The term RFID (radio frequency identification) describes a RFID wristband identification technology that uses radio waves to communicate data. Data is encoded in a chip, which is integrated with an antenna and packaged into a finished “tag.” RFID tags may be passive (requiring close proximity to a reader, and usually applied to track supplies), or active, in which the RFID tag contains a small battery to allow continuous monitoring (used mostly to track equipment).
For healthcare organizations, RFID is the next inevitable step towards the new generation healthcare services operations and it is set to provide new efficiencies, improved services, enhanced healthcare workflow and increased patient care for organizations seeking competitive advantage. Tracking elderly and disoriented patients in long term care cases, tracking mothers and their babies in maternity wards, ensuring the right procedure is being performed on the right person at the right time in surgical wards, a “smart” patient wristband that when scanned by RFID reveals patient name, date of birth, admitting orders, insurance information, surgical site, allergic reactions, medication requirements, and blood type are some of the innovative uses of RFID in the patient sphere. Among those benefiting are the many small to mid-size providers and clinics looking for an edge — from improved operational efficiency to enhanced patient safety.
Some of the recent RFID solutions, gaining importance in the Healthcare space are :
Patient safety at point-of-care: With numerous cases of wrong-patient and wrong-procedure surgeries ocurring, the use of an RFID tag attached to a patient, allows a physician to verify the correct patient, procedure and site — prior to the start of any invasive procedure.A handheld device can be used to confirm information(like the patient’s Chart and ID wrist band)stored on the tag. RFID tags containing full patient histories are used to provide emergency workers with a potentially life-saving “head start” in making treatment decisions.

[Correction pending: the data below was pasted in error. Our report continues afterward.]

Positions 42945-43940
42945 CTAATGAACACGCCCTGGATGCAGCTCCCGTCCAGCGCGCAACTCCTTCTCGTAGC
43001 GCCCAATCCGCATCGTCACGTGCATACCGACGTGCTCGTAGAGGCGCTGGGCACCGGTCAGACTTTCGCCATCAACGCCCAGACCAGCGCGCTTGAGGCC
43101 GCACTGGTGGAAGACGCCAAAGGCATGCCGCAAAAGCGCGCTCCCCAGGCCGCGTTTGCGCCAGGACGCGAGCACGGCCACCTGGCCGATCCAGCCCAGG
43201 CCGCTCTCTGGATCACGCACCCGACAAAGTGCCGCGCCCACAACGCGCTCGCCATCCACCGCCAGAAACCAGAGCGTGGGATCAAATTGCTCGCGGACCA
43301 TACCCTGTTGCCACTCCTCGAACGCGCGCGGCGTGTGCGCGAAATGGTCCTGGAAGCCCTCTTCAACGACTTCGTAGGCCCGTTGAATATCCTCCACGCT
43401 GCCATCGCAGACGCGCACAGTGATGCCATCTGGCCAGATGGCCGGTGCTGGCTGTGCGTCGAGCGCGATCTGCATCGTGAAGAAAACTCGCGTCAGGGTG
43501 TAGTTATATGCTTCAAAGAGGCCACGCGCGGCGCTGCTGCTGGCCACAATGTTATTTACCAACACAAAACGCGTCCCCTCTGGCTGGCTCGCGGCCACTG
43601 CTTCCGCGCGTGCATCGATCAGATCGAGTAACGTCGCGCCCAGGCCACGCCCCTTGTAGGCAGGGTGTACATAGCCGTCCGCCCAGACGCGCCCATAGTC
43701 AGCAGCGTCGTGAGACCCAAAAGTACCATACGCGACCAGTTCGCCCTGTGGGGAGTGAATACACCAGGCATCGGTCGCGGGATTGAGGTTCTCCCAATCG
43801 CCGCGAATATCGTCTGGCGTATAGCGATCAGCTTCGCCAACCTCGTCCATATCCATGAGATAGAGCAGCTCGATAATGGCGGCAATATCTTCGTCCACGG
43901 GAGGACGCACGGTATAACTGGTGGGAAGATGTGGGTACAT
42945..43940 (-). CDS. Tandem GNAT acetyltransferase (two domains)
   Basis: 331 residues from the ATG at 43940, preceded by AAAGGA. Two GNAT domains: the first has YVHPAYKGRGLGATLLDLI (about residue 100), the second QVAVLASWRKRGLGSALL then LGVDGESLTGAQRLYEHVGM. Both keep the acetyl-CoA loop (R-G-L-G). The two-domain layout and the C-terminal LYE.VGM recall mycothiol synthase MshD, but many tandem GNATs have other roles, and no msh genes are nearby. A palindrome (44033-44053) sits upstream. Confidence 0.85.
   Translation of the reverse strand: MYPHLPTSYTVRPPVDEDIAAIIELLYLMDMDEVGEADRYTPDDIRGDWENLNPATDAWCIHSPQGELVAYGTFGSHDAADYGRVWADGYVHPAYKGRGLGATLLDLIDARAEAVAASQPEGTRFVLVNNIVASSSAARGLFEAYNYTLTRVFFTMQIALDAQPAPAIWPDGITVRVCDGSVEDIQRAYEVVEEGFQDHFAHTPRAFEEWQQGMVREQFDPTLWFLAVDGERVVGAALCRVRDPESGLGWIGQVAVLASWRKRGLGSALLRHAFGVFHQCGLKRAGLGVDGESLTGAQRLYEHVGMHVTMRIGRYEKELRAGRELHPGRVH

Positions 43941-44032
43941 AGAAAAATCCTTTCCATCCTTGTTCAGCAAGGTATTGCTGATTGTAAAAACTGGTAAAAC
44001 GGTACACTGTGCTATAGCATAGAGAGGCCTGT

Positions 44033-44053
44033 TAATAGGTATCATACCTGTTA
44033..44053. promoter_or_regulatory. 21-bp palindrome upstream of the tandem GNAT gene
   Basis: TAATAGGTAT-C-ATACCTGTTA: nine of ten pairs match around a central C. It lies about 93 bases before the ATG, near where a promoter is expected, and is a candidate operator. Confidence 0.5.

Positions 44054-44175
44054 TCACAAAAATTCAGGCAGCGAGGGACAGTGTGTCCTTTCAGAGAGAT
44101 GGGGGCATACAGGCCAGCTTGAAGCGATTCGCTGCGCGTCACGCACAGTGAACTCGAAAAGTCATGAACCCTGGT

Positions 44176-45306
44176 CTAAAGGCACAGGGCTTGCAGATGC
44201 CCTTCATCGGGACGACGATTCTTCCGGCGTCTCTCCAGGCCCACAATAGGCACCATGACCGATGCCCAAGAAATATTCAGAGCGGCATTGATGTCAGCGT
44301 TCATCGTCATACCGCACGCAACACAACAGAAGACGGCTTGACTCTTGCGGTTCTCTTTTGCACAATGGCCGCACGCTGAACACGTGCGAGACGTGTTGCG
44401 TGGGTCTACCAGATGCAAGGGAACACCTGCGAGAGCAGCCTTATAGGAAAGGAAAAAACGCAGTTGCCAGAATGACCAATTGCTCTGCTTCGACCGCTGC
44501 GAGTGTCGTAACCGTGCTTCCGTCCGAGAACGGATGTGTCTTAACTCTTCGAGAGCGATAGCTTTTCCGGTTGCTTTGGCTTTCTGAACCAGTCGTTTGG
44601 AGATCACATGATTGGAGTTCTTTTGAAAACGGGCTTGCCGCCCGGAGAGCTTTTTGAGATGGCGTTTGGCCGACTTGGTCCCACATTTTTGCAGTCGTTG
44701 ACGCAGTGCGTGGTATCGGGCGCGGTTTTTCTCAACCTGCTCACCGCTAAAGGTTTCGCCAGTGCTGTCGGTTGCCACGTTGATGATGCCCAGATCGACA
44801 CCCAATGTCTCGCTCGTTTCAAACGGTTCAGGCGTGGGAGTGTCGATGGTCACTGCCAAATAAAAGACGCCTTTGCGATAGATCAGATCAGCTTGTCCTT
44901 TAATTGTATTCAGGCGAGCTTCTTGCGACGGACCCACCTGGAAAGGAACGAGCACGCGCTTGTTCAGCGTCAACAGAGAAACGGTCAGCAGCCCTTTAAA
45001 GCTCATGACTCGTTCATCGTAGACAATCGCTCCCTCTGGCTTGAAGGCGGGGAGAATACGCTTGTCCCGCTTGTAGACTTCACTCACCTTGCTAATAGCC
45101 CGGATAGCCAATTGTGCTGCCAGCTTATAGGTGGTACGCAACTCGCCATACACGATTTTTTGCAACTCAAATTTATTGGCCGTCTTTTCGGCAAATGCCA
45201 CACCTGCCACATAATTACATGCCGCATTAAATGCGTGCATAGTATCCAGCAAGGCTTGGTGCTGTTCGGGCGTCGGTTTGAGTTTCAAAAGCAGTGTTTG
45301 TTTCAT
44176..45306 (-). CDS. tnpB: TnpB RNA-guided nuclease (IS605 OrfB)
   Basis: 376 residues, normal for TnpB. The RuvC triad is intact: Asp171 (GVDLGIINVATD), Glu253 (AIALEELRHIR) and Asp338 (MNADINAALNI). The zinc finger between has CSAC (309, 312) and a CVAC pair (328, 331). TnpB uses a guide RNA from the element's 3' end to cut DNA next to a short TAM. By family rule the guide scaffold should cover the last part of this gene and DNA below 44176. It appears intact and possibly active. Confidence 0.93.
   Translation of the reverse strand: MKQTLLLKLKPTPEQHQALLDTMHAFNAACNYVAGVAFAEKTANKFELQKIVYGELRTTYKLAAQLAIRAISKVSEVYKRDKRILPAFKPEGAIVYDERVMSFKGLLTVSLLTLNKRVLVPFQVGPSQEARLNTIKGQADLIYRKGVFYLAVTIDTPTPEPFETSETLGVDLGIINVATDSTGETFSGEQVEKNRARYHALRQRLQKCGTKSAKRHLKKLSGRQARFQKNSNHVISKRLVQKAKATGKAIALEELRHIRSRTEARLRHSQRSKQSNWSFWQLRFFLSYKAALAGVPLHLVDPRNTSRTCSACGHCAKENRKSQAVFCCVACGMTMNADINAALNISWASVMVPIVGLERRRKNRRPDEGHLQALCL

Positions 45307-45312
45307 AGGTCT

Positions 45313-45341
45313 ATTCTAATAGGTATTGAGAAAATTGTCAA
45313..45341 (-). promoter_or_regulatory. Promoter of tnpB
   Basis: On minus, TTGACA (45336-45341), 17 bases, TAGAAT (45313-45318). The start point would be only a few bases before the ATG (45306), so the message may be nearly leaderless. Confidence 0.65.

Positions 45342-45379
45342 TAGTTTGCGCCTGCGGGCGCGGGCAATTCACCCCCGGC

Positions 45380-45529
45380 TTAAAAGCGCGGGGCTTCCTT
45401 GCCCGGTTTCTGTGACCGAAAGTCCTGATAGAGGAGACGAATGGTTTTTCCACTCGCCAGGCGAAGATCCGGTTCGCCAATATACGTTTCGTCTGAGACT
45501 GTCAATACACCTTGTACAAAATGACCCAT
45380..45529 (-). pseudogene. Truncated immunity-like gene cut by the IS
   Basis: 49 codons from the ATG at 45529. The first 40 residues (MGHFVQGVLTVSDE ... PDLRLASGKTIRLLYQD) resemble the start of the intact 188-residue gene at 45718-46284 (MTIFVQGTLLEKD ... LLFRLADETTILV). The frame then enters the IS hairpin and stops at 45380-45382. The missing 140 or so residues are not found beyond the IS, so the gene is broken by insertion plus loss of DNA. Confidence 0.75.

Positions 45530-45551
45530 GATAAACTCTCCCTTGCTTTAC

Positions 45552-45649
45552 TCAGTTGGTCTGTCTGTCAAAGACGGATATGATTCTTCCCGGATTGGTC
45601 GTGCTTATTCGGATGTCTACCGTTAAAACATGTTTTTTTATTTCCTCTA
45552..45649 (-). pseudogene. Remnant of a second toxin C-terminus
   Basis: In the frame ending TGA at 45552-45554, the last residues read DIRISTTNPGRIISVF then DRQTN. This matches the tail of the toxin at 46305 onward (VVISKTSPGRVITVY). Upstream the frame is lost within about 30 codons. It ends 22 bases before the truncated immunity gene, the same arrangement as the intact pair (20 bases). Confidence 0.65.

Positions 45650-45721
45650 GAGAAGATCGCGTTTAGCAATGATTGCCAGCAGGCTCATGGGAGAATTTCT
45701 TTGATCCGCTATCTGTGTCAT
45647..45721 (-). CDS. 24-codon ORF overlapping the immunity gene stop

Patient tracking: Hospitals are incresingly looking towards being able to track patients in realtime. RFID tags are attached to ID bracelets of all patients , or just patients requiring special attention, so their location can be tracked continuously. Physicians can also use the RFID system to easily locate patients, increasing their productivity on rounds.
Asset tracking: Hospitals are finding it easier to manage highly mobile medical equipment such as IV pumps and wheel chairs. RFID tags are used to transmit location data to a workstation which displays the data on a floor plan of the Hospital.Trained Nurses use the software to locate the items during their daily routines. This ensure that the Hospital reduces its inventory and labor costs.
Meds management: An RFID-enabled meds management solution allows a clinician to scan a patient’s wristband to validate identification and review current orders from a physician. Likewise, tagged medications can be scanned to verify that patient, medication, dose and timing are consistent and accurate.
Clinical supplies management: The use of RFID in health care provides a simple, low-cost solution that allows tracking of supplies from the factory to storage shelves.This ensures that hospitals and clinics achieve improvements in availability of supplies, less duplication and loss of equipment, and savings in inventory costs.